ESA Unveils A Hypnotic Image Of The Sun’s North Pole

ESA/Royal Observatory of Belgium

Our fascination for the sun has prompted mankind to launch a host of solar missions aimed at unraveling its secrets and teaching us more about the giant star that fuels life on our planet. And, while these missions have yielded a treasure trove of data and images, none of them has actually managed to take a look at the sun’s poles.

As Science Alert explains, this is due to Earth’s position on the ecliptic plane around the sun, which keeps all of the planets gravitating around the sun’s equator. Although it is technically possible to veer spacecraft outside of this plane, the task is extremely challenging. For this reason, the majority of robotic probes that we’ve sent to scope out the sun have gotten an eyeful of the sun’s equator, but no glimpse of the solar poles.

In order to even things out, the European Space Agency (ESA) has produced our very first photo of the sun’s north pole. While this is not an actual snapshot taken from above the sun, it is, however, a composite image based on satellite imagery.

The data comes from a tiny European satellite called the PROBA-2. Short for PRoject for OnBoard Autonomy 2, this minuscule spacecraft orbits the Earth and spies on the fiery atmosphere around the sun and the charged particles of solar wind that bombard our planet.

The information gathered by this probe has enabled the space agency to extrapolate on the appearance of the sun’s north pole and to create an artificial image of this solar region. Unveiled by ESA on Monday, the image reveals a hypnotic view of the sun’s north pole — which resembles a “turbulent” vortex, as noticed by Live Science. The photo was made possible thanks to data captured by the extreme-ultraviolet SWAP camera onboard the PROBA-2.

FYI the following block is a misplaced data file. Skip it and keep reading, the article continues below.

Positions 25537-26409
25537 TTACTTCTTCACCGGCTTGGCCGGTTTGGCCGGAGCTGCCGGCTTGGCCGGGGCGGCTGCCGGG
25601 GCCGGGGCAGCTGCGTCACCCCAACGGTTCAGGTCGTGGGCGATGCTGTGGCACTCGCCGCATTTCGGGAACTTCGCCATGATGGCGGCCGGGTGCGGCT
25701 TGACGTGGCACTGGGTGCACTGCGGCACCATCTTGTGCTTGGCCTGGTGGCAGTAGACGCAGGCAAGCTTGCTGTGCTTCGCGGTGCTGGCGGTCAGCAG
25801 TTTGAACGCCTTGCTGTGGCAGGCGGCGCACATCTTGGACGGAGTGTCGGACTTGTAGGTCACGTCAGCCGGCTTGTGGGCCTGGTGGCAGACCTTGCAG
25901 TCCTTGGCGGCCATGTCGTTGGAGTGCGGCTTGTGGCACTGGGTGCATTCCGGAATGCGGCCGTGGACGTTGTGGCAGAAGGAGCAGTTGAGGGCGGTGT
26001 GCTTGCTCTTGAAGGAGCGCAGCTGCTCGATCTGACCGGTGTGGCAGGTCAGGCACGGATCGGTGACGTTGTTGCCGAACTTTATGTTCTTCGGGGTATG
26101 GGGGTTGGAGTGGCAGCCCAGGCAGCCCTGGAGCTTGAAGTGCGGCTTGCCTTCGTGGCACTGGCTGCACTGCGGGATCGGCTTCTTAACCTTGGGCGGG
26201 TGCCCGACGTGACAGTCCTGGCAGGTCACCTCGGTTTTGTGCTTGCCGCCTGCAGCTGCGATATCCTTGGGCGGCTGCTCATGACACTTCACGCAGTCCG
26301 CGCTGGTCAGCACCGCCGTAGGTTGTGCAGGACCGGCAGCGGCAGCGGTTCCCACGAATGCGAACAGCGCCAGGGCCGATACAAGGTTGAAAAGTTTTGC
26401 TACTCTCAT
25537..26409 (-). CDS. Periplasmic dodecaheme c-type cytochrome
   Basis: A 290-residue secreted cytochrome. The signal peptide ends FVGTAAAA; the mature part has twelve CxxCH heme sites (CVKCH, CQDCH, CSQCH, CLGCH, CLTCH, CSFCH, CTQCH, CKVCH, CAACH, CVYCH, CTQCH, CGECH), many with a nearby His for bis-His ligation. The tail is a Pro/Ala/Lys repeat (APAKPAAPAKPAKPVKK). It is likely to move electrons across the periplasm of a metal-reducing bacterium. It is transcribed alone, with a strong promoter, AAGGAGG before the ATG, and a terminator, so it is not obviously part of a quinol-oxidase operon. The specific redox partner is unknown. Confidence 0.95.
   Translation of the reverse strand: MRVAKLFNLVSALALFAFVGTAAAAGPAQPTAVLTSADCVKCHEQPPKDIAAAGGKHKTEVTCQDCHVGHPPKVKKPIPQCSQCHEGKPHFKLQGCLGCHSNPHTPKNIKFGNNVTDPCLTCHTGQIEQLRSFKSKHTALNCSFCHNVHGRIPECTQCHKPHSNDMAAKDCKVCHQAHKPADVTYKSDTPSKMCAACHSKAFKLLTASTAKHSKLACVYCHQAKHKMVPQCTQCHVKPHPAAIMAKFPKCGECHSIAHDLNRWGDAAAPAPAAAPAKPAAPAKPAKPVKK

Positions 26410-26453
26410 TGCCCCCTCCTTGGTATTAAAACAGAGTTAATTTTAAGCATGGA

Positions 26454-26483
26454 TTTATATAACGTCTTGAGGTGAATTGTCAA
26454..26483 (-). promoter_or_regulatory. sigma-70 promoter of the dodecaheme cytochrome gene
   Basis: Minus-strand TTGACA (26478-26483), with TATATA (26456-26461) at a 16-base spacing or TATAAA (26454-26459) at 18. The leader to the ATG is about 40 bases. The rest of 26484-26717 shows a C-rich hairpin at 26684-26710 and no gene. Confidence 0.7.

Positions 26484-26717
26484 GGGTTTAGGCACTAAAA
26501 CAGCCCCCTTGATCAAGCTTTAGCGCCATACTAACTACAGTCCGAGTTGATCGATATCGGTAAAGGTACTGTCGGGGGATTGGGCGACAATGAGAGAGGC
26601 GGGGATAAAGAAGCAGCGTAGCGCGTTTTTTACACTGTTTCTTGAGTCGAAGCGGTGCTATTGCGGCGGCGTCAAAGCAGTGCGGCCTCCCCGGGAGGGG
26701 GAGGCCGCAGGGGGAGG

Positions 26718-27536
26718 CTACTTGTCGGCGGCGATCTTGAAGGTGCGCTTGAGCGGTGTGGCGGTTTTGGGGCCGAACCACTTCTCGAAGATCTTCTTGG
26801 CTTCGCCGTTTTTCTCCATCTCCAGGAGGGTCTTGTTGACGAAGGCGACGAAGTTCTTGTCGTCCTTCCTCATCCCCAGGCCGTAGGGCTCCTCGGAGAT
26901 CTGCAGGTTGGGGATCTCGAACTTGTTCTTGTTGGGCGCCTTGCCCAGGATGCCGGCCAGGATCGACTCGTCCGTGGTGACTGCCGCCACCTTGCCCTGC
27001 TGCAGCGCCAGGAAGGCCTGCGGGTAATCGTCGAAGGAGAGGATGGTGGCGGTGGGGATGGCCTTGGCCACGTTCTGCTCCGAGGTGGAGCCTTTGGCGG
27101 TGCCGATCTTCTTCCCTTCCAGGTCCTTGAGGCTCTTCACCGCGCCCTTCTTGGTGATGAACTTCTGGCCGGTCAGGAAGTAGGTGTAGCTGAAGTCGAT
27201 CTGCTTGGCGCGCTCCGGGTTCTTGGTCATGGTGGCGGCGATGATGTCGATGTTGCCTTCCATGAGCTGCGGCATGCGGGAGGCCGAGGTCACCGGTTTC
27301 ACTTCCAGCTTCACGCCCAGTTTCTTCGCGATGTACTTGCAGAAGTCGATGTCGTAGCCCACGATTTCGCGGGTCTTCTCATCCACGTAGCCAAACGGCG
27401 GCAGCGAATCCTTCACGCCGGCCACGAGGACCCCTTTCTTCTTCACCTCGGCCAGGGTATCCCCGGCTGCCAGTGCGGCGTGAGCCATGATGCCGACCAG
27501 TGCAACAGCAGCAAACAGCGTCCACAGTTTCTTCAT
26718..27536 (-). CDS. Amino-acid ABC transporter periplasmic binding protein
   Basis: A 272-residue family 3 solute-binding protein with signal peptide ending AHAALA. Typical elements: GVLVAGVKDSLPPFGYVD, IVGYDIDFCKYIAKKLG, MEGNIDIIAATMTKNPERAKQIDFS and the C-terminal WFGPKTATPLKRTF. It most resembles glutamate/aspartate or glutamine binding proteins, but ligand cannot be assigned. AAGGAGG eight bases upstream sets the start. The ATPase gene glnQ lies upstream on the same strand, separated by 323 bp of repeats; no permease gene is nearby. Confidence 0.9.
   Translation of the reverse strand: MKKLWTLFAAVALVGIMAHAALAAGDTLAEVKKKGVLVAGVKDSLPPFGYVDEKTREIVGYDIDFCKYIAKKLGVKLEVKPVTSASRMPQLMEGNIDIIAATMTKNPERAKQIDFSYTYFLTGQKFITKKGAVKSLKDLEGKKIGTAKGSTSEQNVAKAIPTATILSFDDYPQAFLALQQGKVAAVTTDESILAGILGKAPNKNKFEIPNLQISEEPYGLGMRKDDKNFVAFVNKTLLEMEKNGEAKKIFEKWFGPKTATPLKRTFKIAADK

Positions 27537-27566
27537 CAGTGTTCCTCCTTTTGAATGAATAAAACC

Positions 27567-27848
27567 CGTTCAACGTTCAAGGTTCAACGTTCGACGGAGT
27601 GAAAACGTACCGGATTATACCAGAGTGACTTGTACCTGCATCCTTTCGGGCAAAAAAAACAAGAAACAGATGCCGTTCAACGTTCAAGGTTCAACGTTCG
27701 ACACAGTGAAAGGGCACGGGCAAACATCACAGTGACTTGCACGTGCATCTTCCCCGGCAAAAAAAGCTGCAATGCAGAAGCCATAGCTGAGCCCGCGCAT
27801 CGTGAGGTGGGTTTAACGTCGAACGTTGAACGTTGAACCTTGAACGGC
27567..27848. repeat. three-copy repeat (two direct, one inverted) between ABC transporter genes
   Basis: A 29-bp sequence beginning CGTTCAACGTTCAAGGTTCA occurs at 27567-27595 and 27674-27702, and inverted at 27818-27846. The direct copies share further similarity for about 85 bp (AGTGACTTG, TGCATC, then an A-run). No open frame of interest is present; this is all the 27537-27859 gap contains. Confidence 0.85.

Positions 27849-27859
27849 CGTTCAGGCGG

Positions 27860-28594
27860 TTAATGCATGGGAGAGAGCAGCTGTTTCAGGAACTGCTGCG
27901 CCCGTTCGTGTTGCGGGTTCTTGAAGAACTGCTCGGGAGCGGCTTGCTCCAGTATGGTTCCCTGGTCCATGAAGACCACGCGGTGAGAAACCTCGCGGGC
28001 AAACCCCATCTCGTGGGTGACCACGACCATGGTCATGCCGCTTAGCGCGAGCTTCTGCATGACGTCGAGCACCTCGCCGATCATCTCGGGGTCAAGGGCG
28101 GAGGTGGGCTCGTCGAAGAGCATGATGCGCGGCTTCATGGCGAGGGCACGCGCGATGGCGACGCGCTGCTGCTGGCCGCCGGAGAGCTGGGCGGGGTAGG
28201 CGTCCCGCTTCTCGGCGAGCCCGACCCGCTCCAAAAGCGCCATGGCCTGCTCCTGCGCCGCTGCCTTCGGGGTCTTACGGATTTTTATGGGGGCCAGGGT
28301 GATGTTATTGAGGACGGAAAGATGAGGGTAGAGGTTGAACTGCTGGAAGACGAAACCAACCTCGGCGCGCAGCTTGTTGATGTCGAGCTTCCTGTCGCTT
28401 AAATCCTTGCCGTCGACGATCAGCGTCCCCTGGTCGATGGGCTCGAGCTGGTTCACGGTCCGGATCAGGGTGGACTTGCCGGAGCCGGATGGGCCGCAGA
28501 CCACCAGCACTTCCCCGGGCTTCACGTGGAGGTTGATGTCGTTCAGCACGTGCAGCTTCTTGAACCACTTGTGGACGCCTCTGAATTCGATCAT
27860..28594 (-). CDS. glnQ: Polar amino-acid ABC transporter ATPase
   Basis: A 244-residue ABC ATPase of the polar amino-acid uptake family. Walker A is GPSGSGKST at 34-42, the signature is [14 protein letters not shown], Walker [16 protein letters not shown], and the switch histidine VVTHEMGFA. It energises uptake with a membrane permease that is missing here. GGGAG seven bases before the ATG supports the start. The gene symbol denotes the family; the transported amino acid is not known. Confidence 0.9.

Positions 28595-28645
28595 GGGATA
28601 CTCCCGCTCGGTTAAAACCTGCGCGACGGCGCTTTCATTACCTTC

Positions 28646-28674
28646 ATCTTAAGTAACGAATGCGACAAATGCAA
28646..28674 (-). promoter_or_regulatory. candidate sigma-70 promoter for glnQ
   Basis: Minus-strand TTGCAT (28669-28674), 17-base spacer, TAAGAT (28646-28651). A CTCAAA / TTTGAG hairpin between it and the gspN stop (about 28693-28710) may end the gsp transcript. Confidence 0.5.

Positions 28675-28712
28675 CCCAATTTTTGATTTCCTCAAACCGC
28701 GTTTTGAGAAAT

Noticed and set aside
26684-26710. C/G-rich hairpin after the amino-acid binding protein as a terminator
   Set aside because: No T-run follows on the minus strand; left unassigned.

An artificial view of the sun's north pole, courtesy of PROBA-2.
An artificial view of the sun's north pole, courtesy of PROBA-2. Featured image credit: ESA/Royal Observatory of Belgium

“When spacecraft observe the solar atmosphere, they gather data on everything along their line of sight, also viewing the atmosphere extending around the disk of the sun (the apparent glow around the main disk of the sun, which also extends over the poles),” notes ESA.

All this data can help scientists surmise what the sun’s poles look like even without directly observing them.

The newly released photo showcases the polar coronal hole region or the dark patch in the center of the sun’s disk. This region, which seems to be populated by “a subtle network of light and dark structures,” is responsible for the creation of fast solar wind. These particles streak through space at greater speeds than the solar wind streaming from the sun’s equator.

“This image also shows a bright bulge on the upper-right side of the sun; this is created by a low-latitude coronal hole rotating around the solar disk.”

The only spacecraft to have seen the sun’s poles was the pioneering Ulysses mission — a joint endeavor by NASA, ESA, and the Canadian National Science Council. Launched in 1990, the Ulysses probe flew 200 million miles above the solar poles, or twice the distance between the Earth and the sun. Alas, the spacecraft had no camera to snap a photo of what it was seeing.

ESA’s upcoming mission, the Solar Orbiter, will be much better equipped. Slated to take to space in 2020, the spacecraft will soar high enough above the sun to take a good look at the solar poles.